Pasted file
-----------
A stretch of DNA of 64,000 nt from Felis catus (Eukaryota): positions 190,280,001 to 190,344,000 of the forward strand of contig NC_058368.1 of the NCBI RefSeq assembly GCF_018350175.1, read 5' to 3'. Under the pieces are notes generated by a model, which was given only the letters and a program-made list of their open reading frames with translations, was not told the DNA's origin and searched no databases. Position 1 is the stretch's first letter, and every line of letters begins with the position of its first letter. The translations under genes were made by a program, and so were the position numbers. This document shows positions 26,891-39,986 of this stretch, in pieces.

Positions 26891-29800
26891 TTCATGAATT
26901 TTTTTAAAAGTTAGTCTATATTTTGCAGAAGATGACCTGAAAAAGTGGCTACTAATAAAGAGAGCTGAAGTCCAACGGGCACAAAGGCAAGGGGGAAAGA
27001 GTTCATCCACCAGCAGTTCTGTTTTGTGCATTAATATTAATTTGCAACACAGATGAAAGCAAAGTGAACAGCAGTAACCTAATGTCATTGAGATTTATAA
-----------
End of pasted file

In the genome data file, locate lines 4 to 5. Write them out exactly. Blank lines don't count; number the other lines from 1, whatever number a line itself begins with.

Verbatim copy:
26901 TTTTTAAAAGTTAGTCTATATTTTGCAGAAGATGACCTGAAAAAGTGGCTACTAATAAAGAGAGCTGAAGTCCAACGGGCACAAAGGCAAGGGGGAAAGA
27001 GTTCATCCACCAGCAGTTCTGTTTTGTGCATTAATATTAATTTGCAACACAGATGAAAGCAAAGTGAACAGCAGTAACCTAATGTCATTGAGATTTATAA